Richard Holden, a professor of economics at the University of New South Wales Business School, told The Australian Financial Review that Australia is following the same mistakes made in the US housing market that caused the housing breakdown and the global financial crisis.
The professor continued to say that there are signs that point to the problem, such as lenders that “let you borrow a lot compared to your income”, high-risk mortgage structures, and extraneous mortgage broker and commission incentives.
Professor Holden wrote that “A remarkable 55 per cent of all new mortgages come through a broker. And those brokers get paid based on how many dollars of home loans they write. Their incentives are thoroughly misaligned with both borrowers and lenders – just as was the case in the US a decade ago. There are also high-powered incentives for those originating loans with banks, creating more moral hazard.”
Peter White, the FBAA’s (Finance Brokers Association of Australia) executive director dismisses the claims of Holden and told The Advisor that he thinks Professor Holden’s analysis “shows absolute ignorance, to the nth degree, of what actually happened in the US. It had nothing to do with brokers. Brokers are a distribution channel. What caused the US GFC was that the wholesale corporate bond market was getting greedy on low-doc lending and then had bonds that they wouldn’t sell. It had nothing to do with brokers whatsoever.”
Mr. White used some strong words towards the professor, then continued to say that broker remuneration and incentives have been mentioned in many reviews over the past few years. He said that Holden’s comments “don’t make any sense whatsoever in the context of the current market”.
Executive Director White touched on Mr. Holden’s words about the “moral hazard” he mentioned. White addressed these comments with these words:
“Australia is globally known as being one of the most regulated countries in the world and it ensures that any potential risk is mitigated and looked at to ensure that there is no moral question. Bonus incentives have been looked at to try and remove any risks, and that is what we’ve done. These are things that were done in the past, it’s not current. So, he is not up to speed with what is happening in the current reality of the current market. Drawing these analogies to the US market and pointing some line to brokers and their payment and incentives is just garbage.”
Several Australian brokers contacted The Advisor to voice their thoughts on the matter.
Ian Simpson of Smartline mortgage brokers said he doesn’t agree with much of Professor Holden’s thoughts. He told The Advisor that comparing the US subprime market with Australia’s current market was wrong because of the instances of low-doc lending that occurred in the US where verification of income was not required. Australia has fewer than 5 per cent low-doc loans and mostly uses variations of income verification.
Simpson also refuted both the broker allegations of Holden. He said there have been excessive reviews and analyses of the overall broker remuneration model, and this has shown that brokers have minimal influence over the amount a borrower can borrow.
Simpson asserts that in 99 per cent of the cases, brokers check the customer’s scenario, assess their income, how many fixed liabilities they have and how much they deposit, etc. before they can be considered for a loan. The amount the client borrows is no dictated by the broker, but by their own circumstances (financial).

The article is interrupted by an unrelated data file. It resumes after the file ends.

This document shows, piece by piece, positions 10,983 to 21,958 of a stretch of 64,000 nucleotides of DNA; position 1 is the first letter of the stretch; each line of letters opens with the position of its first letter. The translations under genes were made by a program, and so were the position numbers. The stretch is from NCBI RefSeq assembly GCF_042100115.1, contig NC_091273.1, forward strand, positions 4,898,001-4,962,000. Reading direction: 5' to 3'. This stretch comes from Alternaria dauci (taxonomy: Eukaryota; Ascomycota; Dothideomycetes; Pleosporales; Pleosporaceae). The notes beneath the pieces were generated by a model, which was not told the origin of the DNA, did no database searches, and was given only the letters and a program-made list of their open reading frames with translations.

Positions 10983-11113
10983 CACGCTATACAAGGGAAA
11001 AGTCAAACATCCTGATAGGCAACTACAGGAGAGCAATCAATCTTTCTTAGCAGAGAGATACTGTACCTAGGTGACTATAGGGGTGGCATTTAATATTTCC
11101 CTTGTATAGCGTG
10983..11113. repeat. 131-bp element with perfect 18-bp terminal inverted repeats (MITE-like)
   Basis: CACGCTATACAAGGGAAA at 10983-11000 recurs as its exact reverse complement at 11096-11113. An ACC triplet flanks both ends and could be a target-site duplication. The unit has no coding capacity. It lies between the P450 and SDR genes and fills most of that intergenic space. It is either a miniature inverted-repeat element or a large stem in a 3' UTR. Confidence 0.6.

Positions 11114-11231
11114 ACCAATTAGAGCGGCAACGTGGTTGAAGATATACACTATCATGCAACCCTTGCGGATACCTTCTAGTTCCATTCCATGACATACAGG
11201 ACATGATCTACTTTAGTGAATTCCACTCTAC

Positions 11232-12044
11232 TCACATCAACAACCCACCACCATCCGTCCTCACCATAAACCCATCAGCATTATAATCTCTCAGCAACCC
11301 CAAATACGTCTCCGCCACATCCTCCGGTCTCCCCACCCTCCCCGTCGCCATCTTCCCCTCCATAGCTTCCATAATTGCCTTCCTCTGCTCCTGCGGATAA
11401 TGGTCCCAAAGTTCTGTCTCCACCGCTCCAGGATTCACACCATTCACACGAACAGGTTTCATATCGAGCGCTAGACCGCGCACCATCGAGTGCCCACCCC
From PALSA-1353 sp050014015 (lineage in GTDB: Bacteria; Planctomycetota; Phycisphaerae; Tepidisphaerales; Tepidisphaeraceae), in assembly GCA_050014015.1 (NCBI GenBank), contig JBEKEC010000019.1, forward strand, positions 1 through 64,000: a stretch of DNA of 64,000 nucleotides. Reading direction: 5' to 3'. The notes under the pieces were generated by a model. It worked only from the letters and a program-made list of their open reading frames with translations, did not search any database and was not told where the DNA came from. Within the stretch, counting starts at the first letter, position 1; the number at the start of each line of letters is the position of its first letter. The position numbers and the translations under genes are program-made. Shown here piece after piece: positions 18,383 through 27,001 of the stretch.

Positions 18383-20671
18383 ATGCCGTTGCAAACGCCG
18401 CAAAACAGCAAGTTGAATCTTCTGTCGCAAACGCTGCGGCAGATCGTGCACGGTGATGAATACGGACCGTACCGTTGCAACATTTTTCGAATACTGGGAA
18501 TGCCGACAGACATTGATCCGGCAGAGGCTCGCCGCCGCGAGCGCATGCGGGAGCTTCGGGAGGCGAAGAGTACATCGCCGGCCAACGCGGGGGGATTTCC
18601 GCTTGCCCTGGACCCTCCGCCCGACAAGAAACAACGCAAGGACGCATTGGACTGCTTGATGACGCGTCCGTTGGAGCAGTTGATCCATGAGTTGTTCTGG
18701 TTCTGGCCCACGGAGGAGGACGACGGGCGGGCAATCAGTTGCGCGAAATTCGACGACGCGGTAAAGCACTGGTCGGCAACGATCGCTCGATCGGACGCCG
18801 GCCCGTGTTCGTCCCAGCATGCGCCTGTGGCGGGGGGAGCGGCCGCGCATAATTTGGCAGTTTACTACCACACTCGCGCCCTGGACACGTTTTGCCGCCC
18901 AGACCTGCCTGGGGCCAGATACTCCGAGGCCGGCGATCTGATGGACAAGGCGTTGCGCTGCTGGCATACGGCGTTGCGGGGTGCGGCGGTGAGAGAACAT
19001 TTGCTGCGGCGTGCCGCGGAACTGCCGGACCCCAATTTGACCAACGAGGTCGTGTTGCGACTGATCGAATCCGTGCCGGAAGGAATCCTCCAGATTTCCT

According to Simpson, “Within the broker community, I’d say that 90 per cent of brokers have a long-term concern of their clients (in every industry about 10 per cent do), because if you don’t have a concern for the long-term health and welfare of the client, you don’t actually have a business. And given all the levels of compliance and continued education and scrutiny, you’re not thinking about getting a few extra dollars in commission now at the detriment of your client. Your client needs always come first, and their best interests come first, because our business are only built on happy clients and long-term relationships.”
The Smartline mortgage broker said that the lending market is not loose, but the tightest he’s seen in over a decade. He said, “Australian lending standards are probably the tightest lending standards that I have seen in my 15 years of being a broker.”
He mentioned he’s never seen such a large gap between the interest and servicing rates, which he doesn’t seem to think is a bad thing. Simpson said that “borrowing money is hard” and banks are expecting more information than ever before they will approve loans. That makes it a daily challenge to get loans approved.
Simpson believes that since current credit conditions are so tight, and the Royal commission is involved, banks will be asking more questions of those seeking loans, not less.
Ian Simpson says that as far as remuneration goes, brokers are working harder than ever for their money with the challenges of getting approvals. “And from a systemic point of view, the market is healthy, and if the regulators weren’t, there then the housing market would be putting the financial system at risk.”
He finished with, “Just because the US housing market went up and then had an almighty housing crash does not mean that we are going to have one here in Australia. I don’t believe that at all, considering the house price growth in the last 12 months has risen by 3 per cent. That’s hardly a market out of control.”
As a general rule, your broker will do whatever possible to help you get a home loan, but your financial circumstances ultimately determine whether you get approved and how much you get approval for.
First Choice Mortgage Brokers are a Sydney Mortgage Broker operating under the Australian Credit Licence Number: 382370